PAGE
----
Series 1 Chapter 1: The Essence of Understanding

The sound of plates shattering against the wall woke Shay from a sound sleep. Her parents screamed at one another in an incoherent nightmare of accusation and assault, and she pulled the covers up over her head in the hopes that somehow the blanket would deafen the sounds. It was her thirteenth birthday, and she’d hoped tonight would remain peaceful and calm. She breathed heavily as she remembered their last fight, which ended with a trip to the hospital, her father’s arm broken by the impact of a cast iron skillet hurled awkwardly from across the kitchen.

The sounds of screaming broke for a moment, and Shay pulled back the covers to hear what was happening. “Dead silence”, she thought, and then her heart began to thump in her chest as she considered-what if it was silent because someone had died? An uncontrollable swell of tears burst from her eyes as she threw the covers aside and put her feet softly on the cold tile floor.

“Mommy?” she whispered with a tremble. “Daddy?” she called in a near inaudible voice. Shay cried softly to herself, afraid of the screams that had come before, terrified of the silence that had swallowed her now. She was torn in two as she wished alternately for the soothing peace of silence or the comfortable familiarity of angry, bitter screams. All her life her parents had fought like this, and somehow Shay knew it was her fault. She was too strange, too much of a reader and a weirdo, and she shared very few of her parents interests. “If only I were more normal things would be better” she had often thought.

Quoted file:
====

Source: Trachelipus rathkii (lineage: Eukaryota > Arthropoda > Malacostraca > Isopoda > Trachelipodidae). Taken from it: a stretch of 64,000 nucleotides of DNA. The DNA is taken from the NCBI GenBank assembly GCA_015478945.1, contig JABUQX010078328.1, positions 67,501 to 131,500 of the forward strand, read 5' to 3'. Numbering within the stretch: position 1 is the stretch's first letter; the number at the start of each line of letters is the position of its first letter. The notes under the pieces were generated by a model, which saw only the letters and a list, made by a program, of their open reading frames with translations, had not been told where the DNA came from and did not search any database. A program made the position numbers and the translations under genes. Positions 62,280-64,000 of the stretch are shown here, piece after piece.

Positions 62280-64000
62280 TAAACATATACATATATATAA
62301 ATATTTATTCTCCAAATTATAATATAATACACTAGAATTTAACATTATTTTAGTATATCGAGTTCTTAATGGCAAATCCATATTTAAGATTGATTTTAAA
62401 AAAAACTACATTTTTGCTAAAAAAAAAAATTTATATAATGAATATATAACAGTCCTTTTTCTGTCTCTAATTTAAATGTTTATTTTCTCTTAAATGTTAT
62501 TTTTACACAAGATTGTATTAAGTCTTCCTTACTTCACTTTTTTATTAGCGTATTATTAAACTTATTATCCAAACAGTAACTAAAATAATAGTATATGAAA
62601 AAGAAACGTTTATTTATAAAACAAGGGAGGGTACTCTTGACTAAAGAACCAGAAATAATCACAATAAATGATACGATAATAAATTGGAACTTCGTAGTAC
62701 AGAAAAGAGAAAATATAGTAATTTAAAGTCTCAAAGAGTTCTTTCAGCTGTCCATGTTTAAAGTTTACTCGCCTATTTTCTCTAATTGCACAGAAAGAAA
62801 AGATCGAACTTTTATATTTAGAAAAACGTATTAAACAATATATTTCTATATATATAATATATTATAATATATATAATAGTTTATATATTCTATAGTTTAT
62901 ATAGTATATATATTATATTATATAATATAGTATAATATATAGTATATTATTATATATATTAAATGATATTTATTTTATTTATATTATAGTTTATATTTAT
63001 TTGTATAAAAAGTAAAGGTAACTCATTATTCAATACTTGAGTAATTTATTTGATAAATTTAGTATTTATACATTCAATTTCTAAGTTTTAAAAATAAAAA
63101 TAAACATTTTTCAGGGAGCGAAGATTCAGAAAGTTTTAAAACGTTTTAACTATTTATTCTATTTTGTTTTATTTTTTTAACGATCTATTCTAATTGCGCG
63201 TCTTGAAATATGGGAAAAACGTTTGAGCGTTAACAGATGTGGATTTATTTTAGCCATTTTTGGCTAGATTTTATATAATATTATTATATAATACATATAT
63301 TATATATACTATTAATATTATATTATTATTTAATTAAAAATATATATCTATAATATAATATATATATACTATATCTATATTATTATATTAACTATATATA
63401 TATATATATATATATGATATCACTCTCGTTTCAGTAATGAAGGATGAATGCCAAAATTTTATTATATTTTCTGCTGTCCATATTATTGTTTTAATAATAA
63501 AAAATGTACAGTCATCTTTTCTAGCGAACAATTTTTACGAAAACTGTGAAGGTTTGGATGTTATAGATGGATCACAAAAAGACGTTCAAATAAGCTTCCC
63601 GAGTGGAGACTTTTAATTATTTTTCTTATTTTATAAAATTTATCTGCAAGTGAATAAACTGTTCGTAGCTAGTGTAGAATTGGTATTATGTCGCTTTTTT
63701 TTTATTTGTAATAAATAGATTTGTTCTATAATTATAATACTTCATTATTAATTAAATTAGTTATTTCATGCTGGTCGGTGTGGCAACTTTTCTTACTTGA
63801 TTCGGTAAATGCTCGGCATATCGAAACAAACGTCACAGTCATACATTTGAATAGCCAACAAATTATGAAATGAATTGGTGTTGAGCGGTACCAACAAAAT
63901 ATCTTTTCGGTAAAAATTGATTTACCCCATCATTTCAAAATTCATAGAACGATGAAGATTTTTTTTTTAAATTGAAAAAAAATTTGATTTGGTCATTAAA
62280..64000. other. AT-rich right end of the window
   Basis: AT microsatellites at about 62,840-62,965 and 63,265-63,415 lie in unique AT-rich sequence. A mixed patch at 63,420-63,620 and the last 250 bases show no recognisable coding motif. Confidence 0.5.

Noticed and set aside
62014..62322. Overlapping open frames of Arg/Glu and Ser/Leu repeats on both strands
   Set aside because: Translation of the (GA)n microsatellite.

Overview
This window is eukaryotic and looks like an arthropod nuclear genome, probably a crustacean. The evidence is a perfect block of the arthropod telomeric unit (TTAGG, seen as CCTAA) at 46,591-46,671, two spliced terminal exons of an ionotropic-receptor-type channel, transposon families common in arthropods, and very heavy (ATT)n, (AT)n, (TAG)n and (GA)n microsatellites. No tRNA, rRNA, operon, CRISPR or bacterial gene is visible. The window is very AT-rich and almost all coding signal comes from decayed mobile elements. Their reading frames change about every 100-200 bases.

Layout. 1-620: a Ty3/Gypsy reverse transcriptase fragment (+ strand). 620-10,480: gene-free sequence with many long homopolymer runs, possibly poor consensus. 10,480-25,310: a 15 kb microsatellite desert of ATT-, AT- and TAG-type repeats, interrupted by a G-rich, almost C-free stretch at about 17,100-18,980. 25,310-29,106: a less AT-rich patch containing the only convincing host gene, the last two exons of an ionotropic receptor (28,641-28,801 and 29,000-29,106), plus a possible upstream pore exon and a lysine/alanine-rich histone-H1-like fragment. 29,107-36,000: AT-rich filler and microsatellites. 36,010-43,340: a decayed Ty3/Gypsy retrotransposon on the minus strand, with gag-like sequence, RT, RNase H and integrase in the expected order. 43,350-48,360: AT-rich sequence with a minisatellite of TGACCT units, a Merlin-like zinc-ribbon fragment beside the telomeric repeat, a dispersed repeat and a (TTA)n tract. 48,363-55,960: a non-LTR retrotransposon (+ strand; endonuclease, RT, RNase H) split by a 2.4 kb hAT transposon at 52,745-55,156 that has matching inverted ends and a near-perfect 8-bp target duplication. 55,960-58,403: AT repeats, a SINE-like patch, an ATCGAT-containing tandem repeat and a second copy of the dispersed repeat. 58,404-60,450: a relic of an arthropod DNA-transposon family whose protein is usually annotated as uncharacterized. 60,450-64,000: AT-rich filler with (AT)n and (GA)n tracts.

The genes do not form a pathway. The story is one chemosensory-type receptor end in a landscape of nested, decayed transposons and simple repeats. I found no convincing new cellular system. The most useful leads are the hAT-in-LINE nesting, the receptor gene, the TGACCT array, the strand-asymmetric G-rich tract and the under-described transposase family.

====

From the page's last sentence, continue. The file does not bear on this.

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Dinner behind McDonald’s

Tommy’s stomach rumbled as he perched precariously on the narrow brick wall that separated him from the dumpsters behind McDonald’s. He had not eaten today, but as he helped his sister Kristin scramble up to sit beside him, he was no longer sure that he wanted to. “I hate this” he said as Kristin twisted herself around to a more stable position. His heart pounded in his chest as he surveyed the scene. Cars drifted by on the street just fifty yards from where he sat, and he was glad of only one thing: the evening was dark and the lights behind the restaurant remained unlit. He breathed as deep as he could in the warm night, but he felt the light rasp of his airway not quite expanding enough, and he hoped that tonight would not see another asthma attack. His father had decided the entire thing was just an act and refused to buy his medication; it was now three weeks since he had run out. 

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